By Karolina Bialkowska
This past week, CBC’s Canada Reads hit Toronto with heated debates, namely: Which book should be crowned the must-read of the decade?
Ami McKay’s The Birth Housemade it to the final showdown. Although McKay’s work was not bestowed the coveted title, the author’s first novel has been a resounding success across the country.
The Birth House embodies a plethora of contemporary themes. While the central focus is midwifery, the influx of technology to the East coast that changed community dynamics and women’s positions in new Canadian society are also brought to focus.
Recently, I had the privilege of speaking with McKay – a first-time novelist, new Canadian, and mother of two small children – and she surpassed all my expectations. She’s definitely no stodgy, haughty, literary superstar.
McKay moved with her husband to Canada’s East coast from Chicago. Living in a small community with the local history indicative of small-town Canadiana, she found herself being greeted with open arms and good ol’ Canadian hospitality. Her new home held within its wooden heart a bevy of cultural anecdotes and its own seductive past. Inspiration was borne upon coastal winds. What was it exactly for McKay? “The house, the area, the people, the community itself. Getting to know my neighbours; hearing the stories that came out of the people that had live there all of their lives.”
What Ami McKay has accomplished is near unimaginable. With a penchant for the written word, she wrote almost exclusively for herself as a way of making sense of the world around her. Eventually, her husband, the lucky man that he is, was privy to this internal world and encouraged her to start writing for the public.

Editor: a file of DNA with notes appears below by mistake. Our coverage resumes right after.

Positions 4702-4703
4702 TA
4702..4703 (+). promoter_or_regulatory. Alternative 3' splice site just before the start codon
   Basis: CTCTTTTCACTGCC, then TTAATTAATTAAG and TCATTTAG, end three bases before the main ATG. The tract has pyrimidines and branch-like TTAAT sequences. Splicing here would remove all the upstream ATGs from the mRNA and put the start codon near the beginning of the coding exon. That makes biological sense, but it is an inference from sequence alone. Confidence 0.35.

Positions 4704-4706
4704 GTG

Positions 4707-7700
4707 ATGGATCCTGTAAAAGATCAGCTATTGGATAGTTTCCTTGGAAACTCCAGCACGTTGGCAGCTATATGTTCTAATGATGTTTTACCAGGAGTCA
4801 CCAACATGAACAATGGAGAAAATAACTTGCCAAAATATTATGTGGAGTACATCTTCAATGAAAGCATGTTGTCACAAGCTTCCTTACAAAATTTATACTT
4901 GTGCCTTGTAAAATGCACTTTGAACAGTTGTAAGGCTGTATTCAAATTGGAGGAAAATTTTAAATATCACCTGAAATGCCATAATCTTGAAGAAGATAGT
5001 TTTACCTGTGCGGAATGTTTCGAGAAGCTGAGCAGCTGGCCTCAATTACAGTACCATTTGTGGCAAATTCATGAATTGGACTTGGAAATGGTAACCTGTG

The Birth House has been a critical and popular success. When asked her thoughts on the novel’s success, McKay provides a surprising answer: “Women’s circles…women in their kitchens, groups of friends, they just loved it and it went flying off the shelves. [It spoke to] women supporting women and really connecting with the story.”
And she credits Canada in her success, too. Musing about the differences between Canada and the US, she reveals, “In Canada it feels a little bit more like you can make your way. Not that it’s any easier, but it feels easier. You have community, friends, neighbours, everyone’s supporting you in your dreams and wishing you the best. They’re there to help and cheer you on.”
I couldn’t agree more. The Canadian ideology is much less individualistic than that of our American counterpart. For those Torontonians who don’t agree, I encourage you to spend a week in a small-town community and learn about Canada away from Bay Street.
For anyone interested in the foundations of our great country, Ami McKay’s The Birth House will leave you mentally and emotionally fulfilled, and transformed.
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